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Bird flu seen in wild geese in China

Scientists worry the disease, once confined to domestic fowl, will spread via migrators

Sabin Russell, Chronicle Medical Writer

Thursday, July 7, 2005

An outbreak of deadly bird flu among wild geese at a remote mountain lake in China is adding to the international concern about a rogue strain of influenza that could evolve into one capable of killing millions of humans.

Teams of American and Chinese researchers published two separate reports Wednesday on the incident at Qinghai Lake, in central China, where 1,500 birds perished in May from a strain the so-called H5N1 flu that has killed millions of domestic ducks and chickens in Vietnam and Thailand, a thousand miles to the south.

Although H5N1 is a bird disease, it has stricken 108 people in Southeast Asia since December 2003, killing half of them. There is no evidence to date that the bird flu virus can be transmitted readily among humans, but epidemiologists fear that it could easily mutate into one that does.

To scientists concerned about the spread of bird flu, the outbreak at the lake is alarming on many levels. It demonstrated that the epidemic can move from domestic ducks and chickens to several species of wildfowl; it raises questions about how the disease turned up so far from the epicenter in Southeast Asia; and its presence at this particular site raises the prospect that wild birds could carry the virus far beyond the lake to other parts of the world.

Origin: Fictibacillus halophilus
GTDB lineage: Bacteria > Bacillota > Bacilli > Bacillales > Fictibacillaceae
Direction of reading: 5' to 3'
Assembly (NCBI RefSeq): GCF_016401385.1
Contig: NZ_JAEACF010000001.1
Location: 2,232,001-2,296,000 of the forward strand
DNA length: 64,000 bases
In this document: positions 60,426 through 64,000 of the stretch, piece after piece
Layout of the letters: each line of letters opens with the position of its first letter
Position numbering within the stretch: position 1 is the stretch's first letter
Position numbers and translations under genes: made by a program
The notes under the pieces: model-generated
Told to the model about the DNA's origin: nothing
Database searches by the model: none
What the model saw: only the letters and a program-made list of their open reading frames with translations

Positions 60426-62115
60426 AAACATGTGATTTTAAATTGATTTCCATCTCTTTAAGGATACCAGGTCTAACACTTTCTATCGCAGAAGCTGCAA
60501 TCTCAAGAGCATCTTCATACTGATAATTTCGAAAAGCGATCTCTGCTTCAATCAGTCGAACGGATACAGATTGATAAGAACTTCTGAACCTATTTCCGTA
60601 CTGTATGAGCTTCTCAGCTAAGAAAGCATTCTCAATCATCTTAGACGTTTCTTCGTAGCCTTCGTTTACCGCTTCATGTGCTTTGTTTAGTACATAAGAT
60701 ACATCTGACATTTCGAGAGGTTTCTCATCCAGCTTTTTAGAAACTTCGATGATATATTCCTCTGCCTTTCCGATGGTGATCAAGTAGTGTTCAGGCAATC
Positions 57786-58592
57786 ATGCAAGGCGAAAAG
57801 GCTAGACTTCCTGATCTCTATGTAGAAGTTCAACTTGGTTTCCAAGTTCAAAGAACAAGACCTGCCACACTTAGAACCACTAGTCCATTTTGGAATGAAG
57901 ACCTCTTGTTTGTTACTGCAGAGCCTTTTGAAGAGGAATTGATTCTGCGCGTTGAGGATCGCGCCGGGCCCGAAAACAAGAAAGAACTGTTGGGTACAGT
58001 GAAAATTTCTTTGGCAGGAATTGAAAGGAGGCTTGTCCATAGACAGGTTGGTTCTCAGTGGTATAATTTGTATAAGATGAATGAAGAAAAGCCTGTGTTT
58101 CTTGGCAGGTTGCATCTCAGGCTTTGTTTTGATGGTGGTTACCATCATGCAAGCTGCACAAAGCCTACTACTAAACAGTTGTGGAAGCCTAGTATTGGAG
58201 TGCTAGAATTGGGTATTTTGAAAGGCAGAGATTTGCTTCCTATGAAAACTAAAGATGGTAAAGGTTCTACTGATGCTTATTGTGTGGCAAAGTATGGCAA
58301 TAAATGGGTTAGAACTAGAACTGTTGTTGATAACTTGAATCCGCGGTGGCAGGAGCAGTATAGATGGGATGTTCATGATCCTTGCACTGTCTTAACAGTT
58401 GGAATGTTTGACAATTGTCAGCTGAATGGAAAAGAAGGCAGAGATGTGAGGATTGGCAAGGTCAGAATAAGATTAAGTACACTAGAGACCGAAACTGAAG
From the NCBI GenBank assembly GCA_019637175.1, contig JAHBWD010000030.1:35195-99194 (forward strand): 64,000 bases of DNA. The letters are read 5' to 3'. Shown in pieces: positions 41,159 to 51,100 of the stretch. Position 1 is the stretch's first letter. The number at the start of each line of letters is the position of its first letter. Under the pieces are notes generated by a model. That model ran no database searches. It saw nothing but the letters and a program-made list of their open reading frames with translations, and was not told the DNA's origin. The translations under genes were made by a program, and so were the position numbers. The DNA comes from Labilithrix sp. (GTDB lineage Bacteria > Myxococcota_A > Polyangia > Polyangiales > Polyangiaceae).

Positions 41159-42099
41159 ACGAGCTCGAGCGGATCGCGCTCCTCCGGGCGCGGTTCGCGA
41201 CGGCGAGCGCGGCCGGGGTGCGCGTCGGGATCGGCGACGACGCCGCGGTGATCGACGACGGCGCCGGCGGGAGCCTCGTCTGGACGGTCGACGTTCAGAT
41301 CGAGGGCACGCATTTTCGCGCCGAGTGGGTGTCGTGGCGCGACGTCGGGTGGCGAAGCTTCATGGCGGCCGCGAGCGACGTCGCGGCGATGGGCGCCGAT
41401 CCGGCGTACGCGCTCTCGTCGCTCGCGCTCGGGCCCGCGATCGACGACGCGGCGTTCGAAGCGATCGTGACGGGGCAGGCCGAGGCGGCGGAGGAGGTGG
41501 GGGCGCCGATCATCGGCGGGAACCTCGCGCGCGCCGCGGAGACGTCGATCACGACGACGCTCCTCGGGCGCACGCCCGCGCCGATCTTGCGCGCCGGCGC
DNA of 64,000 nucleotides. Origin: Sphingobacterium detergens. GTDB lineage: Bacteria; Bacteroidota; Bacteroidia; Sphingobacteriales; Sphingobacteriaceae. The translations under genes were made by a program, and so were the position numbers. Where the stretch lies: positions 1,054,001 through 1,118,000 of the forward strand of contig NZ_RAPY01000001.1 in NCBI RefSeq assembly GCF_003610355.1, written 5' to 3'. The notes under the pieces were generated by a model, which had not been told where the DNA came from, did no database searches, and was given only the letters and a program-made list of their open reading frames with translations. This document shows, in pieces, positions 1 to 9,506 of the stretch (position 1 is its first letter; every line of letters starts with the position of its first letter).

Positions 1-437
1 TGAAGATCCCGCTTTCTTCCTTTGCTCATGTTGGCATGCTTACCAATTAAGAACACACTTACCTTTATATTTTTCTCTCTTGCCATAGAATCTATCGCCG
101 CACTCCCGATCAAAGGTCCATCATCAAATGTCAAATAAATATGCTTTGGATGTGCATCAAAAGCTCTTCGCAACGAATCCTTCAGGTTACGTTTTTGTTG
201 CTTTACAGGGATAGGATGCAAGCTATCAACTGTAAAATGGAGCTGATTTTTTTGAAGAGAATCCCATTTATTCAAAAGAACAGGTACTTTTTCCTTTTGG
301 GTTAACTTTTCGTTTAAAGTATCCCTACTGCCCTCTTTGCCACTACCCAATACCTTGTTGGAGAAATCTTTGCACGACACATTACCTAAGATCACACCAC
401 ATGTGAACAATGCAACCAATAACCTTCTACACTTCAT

Qinghai (pronounced ching-high) Lake is the largest saltwater lake in China. It is located some 9,000 feet above sea level and serves in particular as a summer haven for wild birds that eventually head south, over the Himalayas, to India and Burma for the winter.

"There is a danger that (H5N1) might be carried along the birds' winter migration routes to densely populated areas in the south Asia subcontinent, a region that seems free of this virus, and spread along migratory flyways linked to Europe,'' wrote University of Hong Kong researcher Yi Guan and colleagues from China and the United States in the British science journal Nature.

A second paper on the outbreak by another group of Chinese scientists was published simultaneously in an online edition of the journal Science. A team led by George Gao of the Institute of Microbiology in Beijing concluded that the virus found at the lake appears to be a hybrid, blending genes from older and more recent strains of H5N1. The group speculates that the virus emerged from a mixing of strains in birds "overwintering" in Southeast Asia.

This virus, they concluded, "has the potential to be a global threat: Lake Qinghai is a breeding center for migrant birds that congregate from Southeast Asia, Siberia, Australia and New Zealand.''

Both papers noted that the strain of influenza that struck bar-headed geese in Qinghai contained "virulence genes" that lab tests have shown make this virus particularly deadly to both chickens and mice.